There were a lot of interruptions in this debate, coming entirely from Vice-President Biden. If you don’t like the Vice-President or the President, or if you don’t like politics much at all, you probably didn’t care for the argumentativeness. But Mr. Biden did his job in this debate. He came out firing on all cylinders and ready to challenge the inaccuracies that might come from his sparring partner. That’s exactly what President Obama did not do in the presidential debate the week before, and he paid for it. Mr. Biden hit hard at Mr. Romney’s “47%” mess… something the president didn’t mention once. He hit hard at the things that were blatant misstatements, like when Rep. Ryan claimed his Medicare plan had bipartisan support and that its cosponsor was a democrat from Oregon (in reality, there is zero support from democrats; the original Oregonian democratic co-sponsor withdrew his support after Ryan revamped the plan). Mr. Biden may have been what some people consider rude, but when the facts are at stake, sometimes couth deserves a wide berth.

But if politics are perception, Mr. Ryan definitely came off as calm, informed, articulate, prepared and controlled. I personally found some of his at-the-camera speeches a little rehearsed and robotic… something Mr. Biden never projects.

In the end, if we have to pick winners and losers, there are three ways to break this debate down. The first is in terms of actual information and facts, and in that, the debate was pretty much a tie. Both sides lied a little (although Mr. Biden lied less than Mr. Ryan) and both sides were very knowledgeable. If it’s about style, and you prefer calm to contention, then Mr. Ryan had the edge. The third is about party performance. Both men did their top-of-ticket running mates good on the night, but Mr. Biden made the greatest strides because his team had higher to climb after the president’s disappointing performance the week before. He got the president’s base to come down off the ledge while proving the Romney/Ryan team dishonest on a few points.

As always, I encourage you to read the transcript or watch the debate, which was 90 minutes. And here is the link to politifact.com’s fact-checking page.

 

The Thinking Voter’s Debate

There are a lot of people who haven’t paid much attention to the presidential race so far. They may know for whom they’re voting, but base their decision on very little education. For them, last night’s debate mattered.

They might be voting for Mitt Romney.

Unless they like PBS, which he promised to desubsidize as part of a plan to defund everything he deems unworthy of borrowing money from China. Despite professing a love of Big Bird. Who immediately ended up trending on Twitter.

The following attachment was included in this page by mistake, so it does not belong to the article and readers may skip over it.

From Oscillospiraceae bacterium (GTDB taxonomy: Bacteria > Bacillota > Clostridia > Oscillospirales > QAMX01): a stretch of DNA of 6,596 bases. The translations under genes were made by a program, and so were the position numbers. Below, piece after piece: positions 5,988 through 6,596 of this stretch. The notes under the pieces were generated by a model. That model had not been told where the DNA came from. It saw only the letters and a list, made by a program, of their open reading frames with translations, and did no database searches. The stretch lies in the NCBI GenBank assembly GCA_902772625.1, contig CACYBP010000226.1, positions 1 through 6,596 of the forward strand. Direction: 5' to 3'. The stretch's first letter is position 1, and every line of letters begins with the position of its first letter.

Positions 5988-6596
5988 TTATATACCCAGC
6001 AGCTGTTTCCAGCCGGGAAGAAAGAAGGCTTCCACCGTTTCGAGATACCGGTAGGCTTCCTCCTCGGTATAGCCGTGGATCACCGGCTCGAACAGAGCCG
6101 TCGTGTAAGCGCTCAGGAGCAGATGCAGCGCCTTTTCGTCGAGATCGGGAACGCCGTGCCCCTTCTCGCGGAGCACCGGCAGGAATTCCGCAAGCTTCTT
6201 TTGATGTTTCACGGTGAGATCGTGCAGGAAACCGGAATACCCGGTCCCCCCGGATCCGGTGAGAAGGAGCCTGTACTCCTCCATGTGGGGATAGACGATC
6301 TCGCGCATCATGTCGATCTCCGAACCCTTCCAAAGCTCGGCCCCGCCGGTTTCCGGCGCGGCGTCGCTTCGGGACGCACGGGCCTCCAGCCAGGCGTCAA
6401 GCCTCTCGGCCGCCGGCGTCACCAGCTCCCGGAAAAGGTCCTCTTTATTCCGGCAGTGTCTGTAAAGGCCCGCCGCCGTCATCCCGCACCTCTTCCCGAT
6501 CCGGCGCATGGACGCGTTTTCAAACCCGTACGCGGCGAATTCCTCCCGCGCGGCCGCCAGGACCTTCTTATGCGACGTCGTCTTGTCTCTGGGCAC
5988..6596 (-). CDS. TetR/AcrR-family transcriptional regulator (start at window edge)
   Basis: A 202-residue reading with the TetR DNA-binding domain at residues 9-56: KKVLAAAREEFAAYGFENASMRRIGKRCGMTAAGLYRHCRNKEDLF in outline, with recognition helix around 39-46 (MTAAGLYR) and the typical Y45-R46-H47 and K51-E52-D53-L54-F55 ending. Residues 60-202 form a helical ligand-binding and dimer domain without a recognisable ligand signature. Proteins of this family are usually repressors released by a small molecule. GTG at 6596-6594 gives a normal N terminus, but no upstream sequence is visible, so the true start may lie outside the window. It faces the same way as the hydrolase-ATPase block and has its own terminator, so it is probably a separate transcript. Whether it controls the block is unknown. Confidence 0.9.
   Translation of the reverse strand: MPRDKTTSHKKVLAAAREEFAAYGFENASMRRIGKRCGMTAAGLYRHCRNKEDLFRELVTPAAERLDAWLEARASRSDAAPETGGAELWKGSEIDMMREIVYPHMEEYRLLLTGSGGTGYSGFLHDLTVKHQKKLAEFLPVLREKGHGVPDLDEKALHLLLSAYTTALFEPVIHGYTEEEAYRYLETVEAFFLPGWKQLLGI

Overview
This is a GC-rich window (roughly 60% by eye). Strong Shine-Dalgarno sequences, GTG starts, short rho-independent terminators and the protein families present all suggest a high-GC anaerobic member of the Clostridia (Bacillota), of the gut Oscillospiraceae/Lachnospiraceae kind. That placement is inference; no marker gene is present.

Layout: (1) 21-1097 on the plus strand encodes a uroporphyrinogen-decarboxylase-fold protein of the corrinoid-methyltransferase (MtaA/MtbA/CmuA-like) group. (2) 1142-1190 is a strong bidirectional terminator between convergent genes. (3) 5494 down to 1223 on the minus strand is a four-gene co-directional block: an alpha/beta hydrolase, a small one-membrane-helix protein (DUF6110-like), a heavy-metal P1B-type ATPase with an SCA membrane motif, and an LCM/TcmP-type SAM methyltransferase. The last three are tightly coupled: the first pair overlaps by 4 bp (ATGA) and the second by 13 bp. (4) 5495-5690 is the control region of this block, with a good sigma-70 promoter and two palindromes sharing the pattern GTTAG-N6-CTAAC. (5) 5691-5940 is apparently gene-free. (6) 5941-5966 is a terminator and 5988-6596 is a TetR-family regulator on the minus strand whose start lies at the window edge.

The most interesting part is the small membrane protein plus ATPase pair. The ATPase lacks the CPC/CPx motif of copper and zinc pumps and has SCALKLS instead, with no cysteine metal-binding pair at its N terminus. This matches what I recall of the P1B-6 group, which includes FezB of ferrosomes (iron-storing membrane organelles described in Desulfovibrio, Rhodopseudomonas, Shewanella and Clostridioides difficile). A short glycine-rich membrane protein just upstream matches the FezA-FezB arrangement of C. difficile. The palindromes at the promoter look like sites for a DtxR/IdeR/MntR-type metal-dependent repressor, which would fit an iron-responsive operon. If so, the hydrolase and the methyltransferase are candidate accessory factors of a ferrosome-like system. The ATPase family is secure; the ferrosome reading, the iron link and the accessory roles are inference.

That’s a lot of programs on the chopping block, so if you’re a fan of things like art and culture and  umpteen other less touchy-feely things subsidized by the government, you might be a little concerned by this.

Mr. Romney clearly outperformed President Obama in last night’s face-off in Denver. The debate was civil, there were no fireworks, and it offered a lot of detail and lots of mentions of Bowles-Simpson (actually officially Simpson-Bowles), which people who don’t pay attention to politics may have never heard of. (It was a bi-partisan commission formed in 2009 to make no-holds-barred suggestions for how to trim spending and the deficit. Neither candidate loved it 100%, but both candidates liked it to some degree.)

For those who haven’t paid attention to politics, this would have been the problem with last night’s debate: it was info-heavy, which is exactly what they want but not exactly what keeps their interest… since, by virtue of not having been paying attention, they don’t know what the candidates were talking about.

Let’s talk about the most common refrain we’ve heard throughout the campaigns: job creation.

Mitt Romney says if he’s elected, he’ll help create 12 million jobs in his first term. How he’ll do that remains mostly a mystery, though he says that fostering energy independence will create four million of them. His ideas for energy independence include increasing the production of “clean coal.”

“I like coal,” he declared simply.

And I laughed out loud because it sounded so much like Brick Tamland’s “I love lamp.”

He did not mention green energy initiatives at all.

The president has long been about fostering new energy alternatives, and he does claim that, while he supports green energy initiatives, drilling for oil is up under his administration. And it is, but as Mr. Romney pointed out, it’s up on private land. On public land, it’s down significantly.

I’m not going to turn this into a debate over energy, but the Obama Administration has made it very clear that it’s time to actually do what we’ve been talking about doing since the 1970s and create energy alternatives. His Republican counterparts, including Mr. Romney, don’t want to do it because it doesn’t have a big enough profit margin. It’s clear on which side the planet loses, and frankly, on which side consumers, in the short term, lose. If you want to think long-term, you go with the president’s plans. If you want to think consumer short-term, you go with the Republican plan.